Conservation advocates often argue that ratepayers can break even by simply using less water. But that’s not the case for City Heights resident Guillermina Rice.
“I don’t do a lot of laundry,” said the 52-year-old, who lives in a two-bedroom house with her husband and teenaged son. “We flush only when we go number two. We try to save water, but sometimes it’s impossible.”
An average single-family home in the city of San Diego uses roughly 18 hundred cubic feet, or HCF, every two-month billing cycle. This summer, Rice’s family got that down to 7 HCF. As a result, they kept that bill to $153.30 with sewer fees.
She made the payment but still owes $677 in back charges. Rice, whose husband went on disability after suffering a stroke a couple years ago, had been able to support the family working for the San Diego Unified School District as a noontime aid. But when COVID hit, she lost work, and the family started falling behind on bills.
“With electricity, they have this (assistance) plan that we qualify for,” she said, “but in water there is no help.”
A growing number of people are struggling to pay their water bills, said Gregory Pierce, co-director of UCLA’s Luskin School of Public Affairs. “The question is not so much is the general price of water going to rise, but how do we shield people who can’t even pay existing prices?”
Experts say limiting fixed charges and increasing tiered rates for the highest water users can help, but the biggest challenge is that Prop. 218 prevents utilities from charging ratepayers to fund programs for low-income customers.
The state will likely feel mounting pressure to approve some type of financial-assistance program in coming years, Pierce said. “Even if you have really great rate design, there’s going to be some households who can’t pay, and rates are going to rise.”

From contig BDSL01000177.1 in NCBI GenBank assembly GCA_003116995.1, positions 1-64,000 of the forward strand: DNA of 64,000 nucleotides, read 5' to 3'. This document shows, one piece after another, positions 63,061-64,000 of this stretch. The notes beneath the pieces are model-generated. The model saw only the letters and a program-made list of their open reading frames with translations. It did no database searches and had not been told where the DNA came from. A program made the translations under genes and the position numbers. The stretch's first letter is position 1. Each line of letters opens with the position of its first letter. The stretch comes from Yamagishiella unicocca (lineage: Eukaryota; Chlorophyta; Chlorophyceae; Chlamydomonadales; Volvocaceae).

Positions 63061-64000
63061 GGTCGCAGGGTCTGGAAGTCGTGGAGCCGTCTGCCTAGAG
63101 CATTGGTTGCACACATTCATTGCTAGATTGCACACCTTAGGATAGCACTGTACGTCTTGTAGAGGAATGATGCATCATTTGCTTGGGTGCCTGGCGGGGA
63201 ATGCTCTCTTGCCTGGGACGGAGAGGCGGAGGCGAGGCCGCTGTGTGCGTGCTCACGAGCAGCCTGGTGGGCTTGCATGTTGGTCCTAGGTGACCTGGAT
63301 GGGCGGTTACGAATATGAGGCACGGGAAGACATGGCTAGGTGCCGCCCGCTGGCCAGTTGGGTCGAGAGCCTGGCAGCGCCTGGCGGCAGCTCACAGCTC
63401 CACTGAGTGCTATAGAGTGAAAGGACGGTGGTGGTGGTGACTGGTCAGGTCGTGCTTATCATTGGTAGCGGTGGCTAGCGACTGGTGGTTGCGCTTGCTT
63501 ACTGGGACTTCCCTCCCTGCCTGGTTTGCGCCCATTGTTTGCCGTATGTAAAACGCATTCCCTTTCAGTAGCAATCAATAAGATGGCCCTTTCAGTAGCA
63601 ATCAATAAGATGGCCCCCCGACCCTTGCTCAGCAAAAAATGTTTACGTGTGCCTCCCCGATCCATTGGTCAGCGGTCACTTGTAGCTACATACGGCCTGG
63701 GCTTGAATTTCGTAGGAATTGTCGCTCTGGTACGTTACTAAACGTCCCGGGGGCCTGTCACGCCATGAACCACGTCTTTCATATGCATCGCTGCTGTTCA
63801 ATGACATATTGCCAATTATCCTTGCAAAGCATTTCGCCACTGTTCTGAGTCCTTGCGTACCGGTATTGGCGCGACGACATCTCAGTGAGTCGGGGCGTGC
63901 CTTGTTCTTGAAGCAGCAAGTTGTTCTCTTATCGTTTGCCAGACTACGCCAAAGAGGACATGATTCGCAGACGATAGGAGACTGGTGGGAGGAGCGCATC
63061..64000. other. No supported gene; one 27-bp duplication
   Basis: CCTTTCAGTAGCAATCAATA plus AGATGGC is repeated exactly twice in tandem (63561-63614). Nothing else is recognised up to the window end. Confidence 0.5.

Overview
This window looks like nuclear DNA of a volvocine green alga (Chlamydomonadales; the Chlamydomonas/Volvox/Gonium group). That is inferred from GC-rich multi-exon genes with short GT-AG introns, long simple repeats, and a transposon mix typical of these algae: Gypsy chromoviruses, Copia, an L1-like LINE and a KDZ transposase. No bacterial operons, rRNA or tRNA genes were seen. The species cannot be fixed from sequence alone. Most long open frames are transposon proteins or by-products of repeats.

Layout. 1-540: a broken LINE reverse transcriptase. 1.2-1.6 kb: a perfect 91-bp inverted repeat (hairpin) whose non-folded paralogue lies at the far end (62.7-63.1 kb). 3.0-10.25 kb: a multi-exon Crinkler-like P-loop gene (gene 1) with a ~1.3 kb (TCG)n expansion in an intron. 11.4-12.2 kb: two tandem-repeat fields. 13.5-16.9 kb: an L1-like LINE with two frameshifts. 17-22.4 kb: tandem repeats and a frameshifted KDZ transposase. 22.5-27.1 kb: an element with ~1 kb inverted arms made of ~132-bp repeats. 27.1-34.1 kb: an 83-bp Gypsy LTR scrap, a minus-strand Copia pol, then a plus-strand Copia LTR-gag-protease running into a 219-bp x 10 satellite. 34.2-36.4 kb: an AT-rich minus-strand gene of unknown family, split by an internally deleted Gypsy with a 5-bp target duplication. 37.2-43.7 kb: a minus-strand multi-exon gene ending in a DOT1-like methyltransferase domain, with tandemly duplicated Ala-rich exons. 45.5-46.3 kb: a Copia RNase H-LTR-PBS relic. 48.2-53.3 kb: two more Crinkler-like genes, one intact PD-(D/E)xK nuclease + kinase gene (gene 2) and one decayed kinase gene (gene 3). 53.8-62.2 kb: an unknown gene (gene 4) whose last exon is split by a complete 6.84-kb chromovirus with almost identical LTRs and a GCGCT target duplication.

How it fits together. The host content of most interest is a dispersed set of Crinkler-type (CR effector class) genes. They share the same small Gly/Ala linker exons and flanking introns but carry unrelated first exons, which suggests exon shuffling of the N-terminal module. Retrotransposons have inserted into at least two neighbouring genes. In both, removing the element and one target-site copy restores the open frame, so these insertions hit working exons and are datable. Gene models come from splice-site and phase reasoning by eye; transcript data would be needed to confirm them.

Things are almost certainly about to get tougher for the Rice family and many others throughout San Diego.
The city is building a $5 billion sewage-recycling program, known as Pure Water, which is expected to send water bills soaring.
The city council, for example, recently voted to raise sewer rates for single-family homes by 31 percent over the next four years. The increase is intended to help fund the new recycling project, as well as badly needed maintenance.
At a public hearing in September, scores of residents voiced their concerns, including Norma Sanchez with the San Diego Workers Benefit Council.
“Raising the rate is not acceptable until low-income workers earn a living wage that’s enough to pay the basic necessities like housing, utilities, food, medical care and education,” she told the city council.
The recycling project, which is projected to eventually provide roughly half of the city’s drinking water, is also having the unintended consequence of taking business away from the region’s wholesaler, the Water Authority.
Much like conservation, the switch to local recycling projects deprives wholesalers of millions of dollars in revenue they’ve long relied on to import and store water from the Delta and Colorado River.
That’s especially the case since there are more than a dozen such recycling projects being planned throughout Southern California, including the East County Advanced Water Purification Program, which will service El Cajon, Santee and surrounding areas, as well as a recently revived $8 billion project at the city of Los Angeles.